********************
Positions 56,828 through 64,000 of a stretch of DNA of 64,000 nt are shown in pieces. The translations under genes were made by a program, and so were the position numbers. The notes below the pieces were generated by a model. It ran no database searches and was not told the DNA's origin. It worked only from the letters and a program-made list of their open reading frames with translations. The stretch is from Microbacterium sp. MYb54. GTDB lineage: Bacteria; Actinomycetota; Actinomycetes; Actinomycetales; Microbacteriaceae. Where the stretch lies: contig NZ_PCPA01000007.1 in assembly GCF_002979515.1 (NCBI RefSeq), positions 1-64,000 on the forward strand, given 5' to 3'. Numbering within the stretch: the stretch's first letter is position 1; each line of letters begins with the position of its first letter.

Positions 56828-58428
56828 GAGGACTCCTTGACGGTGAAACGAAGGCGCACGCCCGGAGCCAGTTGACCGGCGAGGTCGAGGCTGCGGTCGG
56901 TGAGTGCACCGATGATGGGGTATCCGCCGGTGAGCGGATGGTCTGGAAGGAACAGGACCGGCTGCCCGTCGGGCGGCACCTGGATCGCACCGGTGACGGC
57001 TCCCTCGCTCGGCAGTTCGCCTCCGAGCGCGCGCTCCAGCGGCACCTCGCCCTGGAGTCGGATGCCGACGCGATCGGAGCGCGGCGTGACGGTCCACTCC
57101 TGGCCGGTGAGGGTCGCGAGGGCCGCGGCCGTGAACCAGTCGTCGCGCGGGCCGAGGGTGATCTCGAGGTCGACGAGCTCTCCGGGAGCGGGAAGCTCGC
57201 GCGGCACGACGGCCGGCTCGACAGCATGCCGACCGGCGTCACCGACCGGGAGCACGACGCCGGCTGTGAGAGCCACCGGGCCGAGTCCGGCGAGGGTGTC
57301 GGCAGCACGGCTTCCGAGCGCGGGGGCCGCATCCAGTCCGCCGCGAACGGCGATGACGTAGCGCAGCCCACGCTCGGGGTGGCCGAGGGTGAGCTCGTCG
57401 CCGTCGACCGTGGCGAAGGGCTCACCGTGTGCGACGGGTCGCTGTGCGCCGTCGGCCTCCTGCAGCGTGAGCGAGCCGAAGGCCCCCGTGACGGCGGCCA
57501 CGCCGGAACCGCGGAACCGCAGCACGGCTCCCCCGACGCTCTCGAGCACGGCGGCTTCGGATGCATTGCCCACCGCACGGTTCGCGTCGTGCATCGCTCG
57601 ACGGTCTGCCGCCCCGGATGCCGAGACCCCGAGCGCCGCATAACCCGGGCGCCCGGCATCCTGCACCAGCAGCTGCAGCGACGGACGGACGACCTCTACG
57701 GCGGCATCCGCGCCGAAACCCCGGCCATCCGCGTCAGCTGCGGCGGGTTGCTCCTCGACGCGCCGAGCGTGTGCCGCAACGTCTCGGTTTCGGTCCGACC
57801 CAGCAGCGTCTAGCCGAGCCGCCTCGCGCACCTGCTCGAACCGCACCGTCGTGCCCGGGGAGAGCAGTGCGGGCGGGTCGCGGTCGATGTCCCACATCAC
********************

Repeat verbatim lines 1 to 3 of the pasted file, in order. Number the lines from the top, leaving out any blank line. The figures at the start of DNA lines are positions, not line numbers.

Positions 56,828 through 64,000 of a stretch of DNA of 64,000 nt are shown in pieces. The translations under genes were made by a program, and so were the position numbers. The notes below the pieces were generated by a model. It ran no database searches and was not told the DNA's origin. It worked only from the letters and a program-made list of their open reading frames with translations. The stretch is from Microbacterium sp. MYb54. GTDB lineage: Bacteria; Actinomycetota; Actinomycetes; Actinomycetales; Microbacteriaceae. Where the stretch lies: contig NZ_PCPA01000007.1 in assembly GCF_002979515.1 (NCBI RefSeq), positions 1-64,000 on the forward strand, given 5' to 3'. Numbering within the stretch: the stretch's first letter is position 1; each line of letters begins with the position of its first letter.

Positions 56828-58428
56828 GAGGACTCCTTGACGGTGAAACGAAGGCGCACGCCCGGAGCCAGTTGACCGGCGAGGTCGAGGCTGCGGTCGG